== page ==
My Son Has A Mental Illness. Here's The Conversation I Wish We Were Having About Mass Shootings

On the night of the latest mass shooting, I made beef stew and cinnamon rolls with my children. After dinner, we gathered on the living room floor to play Haikubes, a poetry game where players compose haikus with prompts from rolled dice. We laughed uproariously at each other’s silly poetry.

After I put my children to bed, I turned on the news. That newscast could have been the same one I watched on April 20, 1999, or July 20, 2012, or December 14, 2012, or September 16, 2013, or May 23, 2014, or June 17, 2015. And these are only the most deadly of the numerous mass shootings that have played out on our screens since Columbine.

As the mother of a teenager who has bipolar disorder, a mother who once worried about my own son’s violent behavior, I see mass shootings differently. I see promises broken, a society that has failed to help our most vulnerable.

Nothing has changed since Newtown, since Columbine. This is the price of our silence. I see the price of our silence around mental illness, and worse, the price of our collective failure to act. In the inevitable connection of mental illness to these incomprehensible acts of violence, I also see stigma — the perpetuation of fear and ignorance that leads to ongoing and pervasive discrimination against families like mine.

I see mass shootings differently. I see promises broken, a society that has failed to help our most vulnerable.

As a nation, we only speak about mental illness within the context of these horrific national tragedies. And yet consider these facts:

  • Mass shootings constitute a very small percentage of overall gun violence. Some stats put it at less than 1%.
  • When treated, people with mental illness are no more likely to be violent than the general public. In fact, they are more likely to be victims of violence than the general population.
  • The largest percentage of deaths by gun violence in America are suicides, at 60%.

There's currently a bipartisan bill in Congress, “The Helping Families in Mental Health Crisis Act,” which would provide vastly expanded treatment options for people with serious mental illness. It would clarify confusing privacy laws and end arbitrary restrictions on hospital beds and days of treatment.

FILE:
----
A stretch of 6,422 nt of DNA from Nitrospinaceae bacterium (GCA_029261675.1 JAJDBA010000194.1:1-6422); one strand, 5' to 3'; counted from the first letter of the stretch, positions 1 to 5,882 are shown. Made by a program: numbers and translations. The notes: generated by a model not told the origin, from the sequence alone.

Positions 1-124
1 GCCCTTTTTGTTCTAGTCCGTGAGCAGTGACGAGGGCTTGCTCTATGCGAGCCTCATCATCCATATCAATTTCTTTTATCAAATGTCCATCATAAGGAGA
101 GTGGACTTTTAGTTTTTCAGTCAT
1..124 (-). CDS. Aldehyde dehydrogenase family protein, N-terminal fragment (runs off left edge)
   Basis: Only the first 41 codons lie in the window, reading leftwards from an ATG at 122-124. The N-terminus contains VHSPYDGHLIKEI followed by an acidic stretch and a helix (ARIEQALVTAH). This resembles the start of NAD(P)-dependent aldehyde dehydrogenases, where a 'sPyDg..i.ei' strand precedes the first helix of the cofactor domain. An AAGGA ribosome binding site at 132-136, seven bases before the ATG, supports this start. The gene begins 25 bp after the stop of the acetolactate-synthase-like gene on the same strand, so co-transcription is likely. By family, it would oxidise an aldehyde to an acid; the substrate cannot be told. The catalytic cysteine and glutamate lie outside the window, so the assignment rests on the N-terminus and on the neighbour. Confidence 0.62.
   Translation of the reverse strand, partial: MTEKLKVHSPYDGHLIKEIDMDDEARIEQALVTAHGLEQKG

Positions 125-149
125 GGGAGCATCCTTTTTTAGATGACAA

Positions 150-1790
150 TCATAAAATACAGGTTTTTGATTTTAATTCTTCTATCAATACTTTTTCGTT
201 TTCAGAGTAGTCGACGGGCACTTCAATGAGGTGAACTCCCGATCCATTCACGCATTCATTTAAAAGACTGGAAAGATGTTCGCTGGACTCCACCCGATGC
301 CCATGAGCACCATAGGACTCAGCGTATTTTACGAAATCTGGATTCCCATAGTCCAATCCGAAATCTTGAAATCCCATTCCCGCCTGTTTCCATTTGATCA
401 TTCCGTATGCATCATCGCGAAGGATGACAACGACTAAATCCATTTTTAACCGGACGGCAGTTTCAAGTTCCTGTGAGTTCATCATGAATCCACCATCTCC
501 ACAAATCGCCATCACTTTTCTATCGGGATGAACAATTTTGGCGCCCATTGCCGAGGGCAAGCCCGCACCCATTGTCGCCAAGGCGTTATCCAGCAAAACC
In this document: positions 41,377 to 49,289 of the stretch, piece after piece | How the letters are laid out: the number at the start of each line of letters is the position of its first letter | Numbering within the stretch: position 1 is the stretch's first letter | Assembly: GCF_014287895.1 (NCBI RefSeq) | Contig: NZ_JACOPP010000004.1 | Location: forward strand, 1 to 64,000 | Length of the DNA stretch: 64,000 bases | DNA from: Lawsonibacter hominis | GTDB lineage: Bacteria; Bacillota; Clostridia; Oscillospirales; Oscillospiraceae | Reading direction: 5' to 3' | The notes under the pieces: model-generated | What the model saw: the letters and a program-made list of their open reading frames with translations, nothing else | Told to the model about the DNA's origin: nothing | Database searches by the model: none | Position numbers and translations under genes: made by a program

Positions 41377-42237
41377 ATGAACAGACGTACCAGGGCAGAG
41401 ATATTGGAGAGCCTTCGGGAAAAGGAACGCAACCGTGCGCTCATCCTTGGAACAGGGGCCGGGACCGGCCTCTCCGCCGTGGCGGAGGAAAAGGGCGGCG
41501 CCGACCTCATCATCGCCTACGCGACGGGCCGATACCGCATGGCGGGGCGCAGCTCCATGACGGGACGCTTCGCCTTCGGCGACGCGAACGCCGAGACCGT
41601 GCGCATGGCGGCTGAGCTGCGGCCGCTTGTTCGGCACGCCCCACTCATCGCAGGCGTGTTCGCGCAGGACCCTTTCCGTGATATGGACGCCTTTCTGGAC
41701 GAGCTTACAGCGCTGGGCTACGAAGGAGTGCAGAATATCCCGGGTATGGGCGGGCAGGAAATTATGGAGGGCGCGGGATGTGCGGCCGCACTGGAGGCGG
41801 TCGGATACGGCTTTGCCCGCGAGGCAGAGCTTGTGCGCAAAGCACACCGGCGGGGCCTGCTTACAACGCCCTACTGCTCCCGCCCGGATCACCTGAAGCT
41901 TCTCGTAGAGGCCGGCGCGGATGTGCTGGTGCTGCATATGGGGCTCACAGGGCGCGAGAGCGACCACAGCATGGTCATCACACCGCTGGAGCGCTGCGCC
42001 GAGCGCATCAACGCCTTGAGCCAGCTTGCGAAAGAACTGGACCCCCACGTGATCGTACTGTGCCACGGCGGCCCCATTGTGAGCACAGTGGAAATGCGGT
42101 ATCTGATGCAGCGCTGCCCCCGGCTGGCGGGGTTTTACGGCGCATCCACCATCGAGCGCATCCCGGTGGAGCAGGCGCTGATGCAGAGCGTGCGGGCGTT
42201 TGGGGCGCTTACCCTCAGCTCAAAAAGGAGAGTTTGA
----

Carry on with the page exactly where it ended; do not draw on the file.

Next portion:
We would never tell someone with cancer that they could only spend 180 days in residential treatment — but that is exactly what we tell people with serious mental illness. People blame parents and say we should have gotten help for our children before it became too late. But what they don’t understand is that we can’t get help for our kids. In most cases, it simply does not exist.

In the face of sorrow, we must learn to embrace the stranger. We must choose hope.

Opponents of mental health reform speak about patients’ rights. As a mother of a teenager who has bipolar disorder — and whose treatment has restored him to a life of mainstream school and friends — I ask, what about the right to treatment?

Schizophrenia and bipolar disorder are largely diseases that affect the young. By failing to provide early interventions and timely treatments, we're condemning too many bright young people to a life in prison, or on the streets.

Timely treatment could have helped Chris Mercer, and all the notorious young men who preceded him in committing senseless violent acts. Mercer apparently blogged about people who are “all alone and unknown,” people like him. What could we have done to help him?

We have a duty to speak up. When we see someone suffering, we should help. If a friend or a loved one’s behavior suddenly changes, if he or she becomes hostile, suspicious, or pushes us away, we should push back and seek help. With early intervention and treatment, many people who have mental illness can live happy, productive lives.

In the face of sorrow, we must learn to embrace the stranger. We must choose hope.

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